[OS X TeX] your wiki needs you?

Joseph C. Slater PE, PhD joseph.slater at wright.edu
Thu Sep 18 13:48:51 EDT 2008

On Sep 18, 2008, at 12:34 PM, Alain Schremmer wrote:

> On Sep 18, 2008, at 9:47 AM, cfrees at imapmail.org wrote:
>> On Wed 17th Sep, 2008 at 21:39, Alain Schremmer seems to have  
>> written:
>>> On Sep 17, 2008, at 6:27 PM, cfrees at imapmail.org wrote:
>>>> On Wed 17th Sep, 2008 at 18:01, Alain Schremmer seems to have  
>>>> written:
>>>>> True, but I think that you still vastly the admittedly fear  
>>>>> driven lack of understanding of people considering a possible  
>>>>> alternative to MS Word. This is of course not to belittle the  
>>>>> page 'Getting Started'.
>>>> It depends on the sense in which they want an "alternative". If  
>>>> they
>>>> want an alternative word processor, nothing will convince them to  
>>>> use
>>>> TeX - and nor should it. But if somebody wants an alternative  
>>>> approach,
>>>> that's different.
>>> I don't see the difference. I have met a number of people who have  
>>> just expressed interest in LaTeX but said that  they had heard  
>>> that it was hard to install, that the learning curve was steep,  
>>> etc and that they were not THAT interested. So, I don't think that  
>>> dividing the world into "word processor" addicts and people who  
>>> will not be able to live without an alternative approach?for what  
>>> reason would they? There are the people who are interested just  
>>> because it is different, there are those who are interested  
>>> because a friend of theirs has become a LaTeXite and they want,  
>>> usually to a very mild extent, to know what it is about, etc
>> Maybe we just have different experiences. I've met people with this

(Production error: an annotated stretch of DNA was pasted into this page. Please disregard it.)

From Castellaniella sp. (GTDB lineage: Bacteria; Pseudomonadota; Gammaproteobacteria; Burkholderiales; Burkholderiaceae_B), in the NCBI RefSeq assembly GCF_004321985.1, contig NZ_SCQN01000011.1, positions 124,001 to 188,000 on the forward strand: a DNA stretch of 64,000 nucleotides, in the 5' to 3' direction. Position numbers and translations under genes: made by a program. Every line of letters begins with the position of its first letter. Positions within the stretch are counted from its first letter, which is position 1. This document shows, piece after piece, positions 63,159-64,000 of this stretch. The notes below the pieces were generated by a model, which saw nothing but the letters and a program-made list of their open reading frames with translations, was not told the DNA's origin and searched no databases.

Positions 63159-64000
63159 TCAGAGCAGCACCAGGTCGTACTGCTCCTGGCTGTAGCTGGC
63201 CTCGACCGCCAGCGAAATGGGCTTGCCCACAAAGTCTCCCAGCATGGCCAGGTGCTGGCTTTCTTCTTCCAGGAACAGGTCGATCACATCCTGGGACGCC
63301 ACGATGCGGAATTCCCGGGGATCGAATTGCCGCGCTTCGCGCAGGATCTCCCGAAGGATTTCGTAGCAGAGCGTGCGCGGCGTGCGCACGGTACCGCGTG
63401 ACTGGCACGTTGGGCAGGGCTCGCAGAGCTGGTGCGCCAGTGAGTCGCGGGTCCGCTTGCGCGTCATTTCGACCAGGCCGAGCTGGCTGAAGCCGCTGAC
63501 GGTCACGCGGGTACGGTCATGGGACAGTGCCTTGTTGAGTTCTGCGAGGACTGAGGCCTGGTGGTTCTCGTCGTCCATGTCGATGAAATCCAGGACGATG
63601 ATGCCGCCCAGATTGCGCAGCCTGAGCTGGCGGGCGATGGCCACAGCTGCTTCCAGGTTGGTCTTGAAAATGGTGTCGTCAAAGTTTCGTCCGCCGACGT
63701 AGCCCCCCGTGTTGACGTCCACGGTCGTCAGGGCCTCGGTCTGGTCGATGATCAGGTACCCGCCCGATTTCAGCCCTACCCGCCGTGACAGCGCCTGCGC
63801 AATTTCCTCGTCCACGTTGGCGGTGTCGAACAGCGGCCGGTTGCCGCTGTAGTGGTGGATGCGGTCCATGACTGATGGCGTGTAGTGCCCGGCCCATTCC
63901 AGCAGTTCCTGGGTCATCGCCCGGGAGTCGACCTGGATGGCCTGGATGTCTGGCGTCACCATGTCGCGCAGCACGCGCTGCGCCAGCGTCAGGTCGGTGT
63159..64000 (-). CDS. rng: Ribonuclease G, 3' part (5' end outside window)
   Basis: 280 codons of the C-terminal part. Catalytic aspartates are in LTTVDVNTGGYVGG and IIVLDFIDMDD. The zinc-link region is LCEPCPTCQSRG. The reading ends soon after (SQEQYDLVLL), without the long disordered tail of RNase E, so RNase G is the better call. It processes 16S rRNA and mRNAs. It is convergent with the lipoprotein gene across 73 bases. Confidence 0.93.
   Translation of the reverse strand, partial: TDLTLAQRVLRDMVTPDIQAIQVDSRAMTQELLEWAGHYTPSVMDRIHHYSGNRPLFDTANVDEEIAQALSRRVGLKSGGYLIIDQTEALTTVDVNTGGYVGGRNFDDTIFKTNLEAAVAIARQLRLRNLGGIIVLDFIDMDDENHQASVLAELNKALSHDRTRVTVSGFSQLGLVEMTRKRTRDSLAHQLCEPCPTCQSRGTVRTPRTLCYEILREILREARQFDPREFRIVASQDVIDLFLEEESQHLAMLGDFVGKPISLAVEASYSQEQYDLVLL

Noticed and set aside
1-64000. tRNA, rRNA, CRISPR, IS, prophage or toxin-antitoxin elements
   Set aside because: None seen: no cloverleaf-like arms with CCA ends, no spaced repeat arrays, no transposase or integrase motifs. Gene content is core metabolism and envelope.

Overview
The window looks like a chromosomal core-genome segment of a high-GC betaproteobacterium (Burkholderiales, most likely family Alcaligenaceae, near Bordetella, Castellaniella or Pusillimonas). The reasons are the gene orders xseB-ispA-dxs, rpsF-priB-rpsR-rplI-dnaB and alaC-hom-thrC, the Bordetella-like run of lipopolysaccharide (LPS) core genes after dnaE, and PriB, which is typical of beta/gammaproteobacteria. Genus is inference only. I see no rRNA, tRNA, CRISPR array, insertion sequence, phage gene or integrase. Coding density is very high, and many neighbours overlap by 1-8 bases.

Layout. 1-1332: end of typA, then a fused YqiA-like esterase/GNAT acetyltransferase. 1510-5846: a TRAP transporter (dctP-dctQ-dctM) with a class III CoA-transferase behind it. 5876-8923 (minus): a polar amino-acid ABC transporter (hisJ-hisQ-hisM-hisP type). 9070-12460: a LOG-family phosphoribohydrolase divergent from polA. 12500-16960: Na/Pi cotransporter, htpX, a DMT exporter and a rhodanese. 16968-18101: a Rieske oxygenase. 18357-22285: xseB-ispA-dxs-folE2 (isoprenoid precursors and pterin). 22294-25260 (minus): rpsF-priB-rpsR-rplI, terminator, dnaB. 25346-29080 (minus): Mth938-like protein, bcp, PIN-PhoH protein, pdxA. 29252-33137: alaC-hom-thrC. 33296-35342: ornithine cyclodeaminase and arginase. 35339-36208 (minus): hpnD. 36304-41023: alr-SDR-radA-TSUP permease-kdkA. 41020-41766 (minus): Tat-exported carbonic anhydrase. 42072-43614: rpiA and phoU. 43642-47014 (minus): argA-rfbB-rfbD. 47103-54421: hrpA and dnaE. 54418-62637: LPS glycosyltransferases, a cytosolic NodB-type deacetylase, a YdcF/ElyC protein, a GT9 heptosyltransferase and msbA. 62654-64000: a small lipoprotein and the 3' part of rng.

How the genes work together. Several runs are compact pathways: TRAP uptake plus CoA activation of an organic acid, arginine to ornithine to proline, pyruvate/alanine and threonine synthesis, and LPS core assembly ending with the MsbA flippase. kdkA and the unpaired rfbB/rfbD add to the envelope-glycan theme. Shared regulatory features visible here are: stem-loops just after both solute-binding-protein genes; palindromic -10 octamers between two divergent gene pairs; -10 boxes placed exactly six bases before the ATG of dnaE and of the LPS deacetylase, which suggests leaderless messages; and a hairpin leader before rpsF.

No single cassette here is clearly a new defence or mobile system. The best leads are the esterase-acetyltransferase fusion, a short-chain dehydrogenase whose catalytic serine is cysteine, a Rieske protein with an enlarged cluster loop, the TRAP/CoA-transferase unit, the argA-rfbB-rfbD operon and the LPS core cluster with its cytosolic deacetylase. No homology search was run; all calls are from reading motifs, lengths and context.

>> interest, too, but those people have only wanted to know about it -
>> they haven't been interested in installing or using it.
> In the case of the people I have in mind, the deterrence was there  
> all right because they have downloaded other stuff that they don't  
> use much, including in at least one case LyX.
>> I'm not thinking of installation or set-up here - that can be, and is
>> being, made a whole lot easier and more user-friendly. As you say,
>> MacTeX etc. is a big step in that direction. But even if you use
>> templates, macros, snippets etc., you still have to get used to  
>> seeing
>> source code rather than formatted text. I think that's a big leap for
>> most people.
> True, but markup need not be very hard either and with good macros  
> and a flash mode, could be almost by-passed. My point is that for  
> "ordinary" mathematical stuff, LaTeX could be made to be as easy as  
> word processors.

Great in theory, but it's taken years to make LyX really useable in my  

> After all, why is LyX the only one?

LyX does this. What would would the competing version look like? If  
it's missing something, put in suggestions to the LyX team. It seems  
to me that LyX is the only one because it takes an enormous amount of  
effort, and the pay stinks.
> Why am I to suppose that it is impossible to write a word processor  
> in which the algorithms are TeX instead of the usual ones?

LyX proved it possible. Nobody wants you to suppose that it's  
impossible. It just hasn't been done yet, except, well, yes it has.  
LyX is open source, so anybody excited about a competing product could  
modify it's source code to fit their needs. Alas, there is no magical  
company providing the free programing for the effort. It's amazing how  
much does exist given the lack of financial reward for software  
authors. That's the "problem" with 'free software'. The users  
themselves are responsible for all development (with rare exceptions  
when a company wants to undercut another by giving competing software  
away). If enough people felt another WYSWIG-like program like LyX was  
needed, they would, presumably, start it. If nobody is interested  
enough to start coding, there clearly isn't sufficient motivation to  
get over the critical energy to complete the project.



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